COMMENT: The sporting fates have dreamed up perfect story for Andy Murray and Stan Wawrinka
Not unlike Andy Murray himself, the sporting fates have devious ways of casting their spell.
As the draw for the French Open was made on Thursday afternoon, former finalist Andy Murray could have been paired with 127 potential opponents, but the one that was placed alongside him in the draw was that of Stan Wawrinka.
Not for the first time in what has become a traumatic final period in Murray’s remarkable career, the Swiss maestro who won the French Open back in 2015 will feature in the latest chapter of a story that essentially began when these same two players locked horns on the Philippe Chatrier court in the semi-finals of the 2017 edition of the Roland Garros event.
The gruelling, compelling five-set epic played out between Murray and Wawrinka on that occasion proved to be significant, as that was the day when the hop problem that had been troubling the Scot for some time became career-threatening.
As the then world No.1 limped off court after a battle that pushed both gladiators to breaking point, we didn’t know that it was to be the final time Murray would be competitive in a Grand Slam event for a considerable period of time.
Murray declared himself to be proud of his efforts after that remarkable 6-7 (6-8) 6-3 5-7 7-6 (7-3) 6-1 defeat in four hours and 34 minutes, with his failing body finally succumbing as his defence of the Wimbledon title ended with defeat against Sam Querrey a month later.
That, sadly, was the end of Murray’s reign as the world No.1, as well as the end of the player who defied so many odds to reach the top of the game.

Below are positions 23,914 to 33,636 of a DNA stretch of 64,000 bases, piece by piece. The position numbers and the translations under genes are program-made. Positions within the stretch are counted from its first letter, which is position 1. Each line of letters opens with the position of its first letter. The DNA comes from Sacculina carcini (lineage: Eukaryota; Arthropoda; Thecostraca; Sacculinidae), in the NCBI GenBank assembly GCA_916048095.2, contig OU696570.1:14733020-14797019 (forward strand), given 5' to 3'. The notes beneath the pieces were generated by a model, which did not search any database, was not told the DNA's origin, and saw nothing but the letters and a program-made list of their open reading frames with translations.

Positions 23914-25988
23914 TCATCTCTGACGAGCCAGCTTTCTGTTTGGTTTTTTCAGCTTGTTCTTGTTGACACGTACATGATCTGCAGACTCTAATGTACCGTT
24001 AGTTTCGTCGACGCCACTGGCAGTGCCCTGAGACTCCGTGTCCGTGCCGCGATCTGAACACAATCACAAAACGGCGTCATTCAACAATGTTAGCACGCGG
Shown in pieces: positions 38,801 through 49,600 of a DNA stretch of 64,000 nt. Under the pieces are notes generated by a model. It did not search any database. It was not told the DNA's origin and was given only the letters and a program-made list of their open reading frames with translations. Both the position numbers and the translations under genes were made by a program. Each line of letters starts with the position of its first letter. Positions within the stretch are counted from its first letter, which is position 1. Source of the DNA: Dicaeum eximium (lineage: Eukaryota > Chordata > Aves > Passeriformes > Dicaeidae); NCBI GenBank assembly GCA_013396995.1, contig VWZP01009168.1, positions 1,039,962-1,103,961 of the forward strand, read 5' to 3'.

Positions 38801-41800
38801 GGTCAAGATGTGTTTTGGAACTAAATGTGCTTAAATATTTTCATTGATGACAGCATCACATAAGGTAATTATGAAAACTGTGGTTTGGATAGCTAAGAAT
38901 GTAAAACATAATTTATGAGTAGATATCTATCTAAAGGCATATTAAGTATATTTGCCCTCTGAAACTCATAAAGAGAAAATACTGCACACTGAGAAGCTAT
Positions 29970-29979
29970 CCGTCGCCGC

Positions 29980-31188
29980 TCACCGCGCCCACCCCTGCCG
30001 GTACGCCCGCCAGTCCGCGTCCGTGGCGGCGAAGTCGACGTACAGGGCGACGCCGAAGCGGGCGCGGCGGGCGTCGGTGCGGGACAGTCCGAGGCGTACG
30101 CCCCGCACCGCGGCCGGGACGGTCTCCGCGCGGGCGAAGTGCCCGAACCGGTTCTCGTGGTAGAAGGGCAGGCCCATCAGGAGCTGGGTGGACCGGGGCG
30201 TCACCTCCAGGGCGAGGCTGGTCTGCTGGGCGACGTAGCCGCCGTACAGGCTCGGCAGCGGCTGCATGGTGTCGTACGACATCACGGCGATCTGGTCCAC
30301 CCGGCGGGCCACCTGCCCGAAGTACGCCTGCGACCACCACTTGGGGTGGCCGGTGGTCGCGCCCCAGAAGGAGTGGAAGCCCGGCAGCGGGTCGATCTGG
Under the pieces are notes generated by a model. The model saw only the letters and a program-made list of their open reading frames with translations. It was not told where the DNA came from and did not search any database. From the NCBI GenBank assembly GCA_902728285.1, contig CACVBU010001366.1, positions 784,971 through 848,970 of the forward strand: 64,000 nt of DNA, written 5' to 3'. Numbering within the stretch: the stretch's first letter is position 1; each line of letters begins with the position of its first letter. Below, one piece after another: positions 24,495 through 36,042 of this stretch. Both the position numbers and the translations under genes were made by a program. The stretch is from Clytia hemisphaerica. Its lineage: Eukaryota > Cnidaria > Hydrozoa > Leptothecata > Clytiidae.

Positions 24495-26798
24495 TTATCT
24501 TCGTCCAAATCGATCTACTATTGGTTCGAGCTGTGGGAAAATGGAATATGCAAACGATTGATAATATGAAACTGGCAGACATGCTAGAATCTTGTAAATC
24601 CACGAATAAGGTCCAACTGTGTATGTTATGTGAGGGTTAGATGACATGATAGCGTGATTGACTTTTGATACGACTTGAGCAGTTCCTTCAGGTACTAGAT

Hip surgery was the only solution to try and keep Murray’s career alive in January 2019, with his victory against Wawrinka in the European Open final last October planting a glorious bookend to his recovery journey.
Now, just a day after he practised with Wawrinka as he prepared to make his first return to the French Open since that match in 2017, Murray has been pitched against a player who has become a rival and a friend in equal measure over the last few years.
Oh, how things have changed since that semi-final in 2017…
— Roland-Garros (@rolandgarros) September 23, 2020
The decision to award Murray a wildcard into the main draw at the French Open was never in doubt and now we are presented with the delightful prospect of a showdown between the ‘other two’ greats from this most golden era of the men’s game.
Wawrinka will go into his 21st clash with Murray as a strong favourite on his favourite surface, but the warrior thrown into his path is not a man to be written off having won 12 of their meetings so far.
Murray pushed Wawrinka all the way on one hip three years ago and now we wait to see whether the rebuilt Scot is ready to produce another miracle in a career he refuses to give up on.
Follow Kevin Palmer on Twitter @RealKevinPalmer
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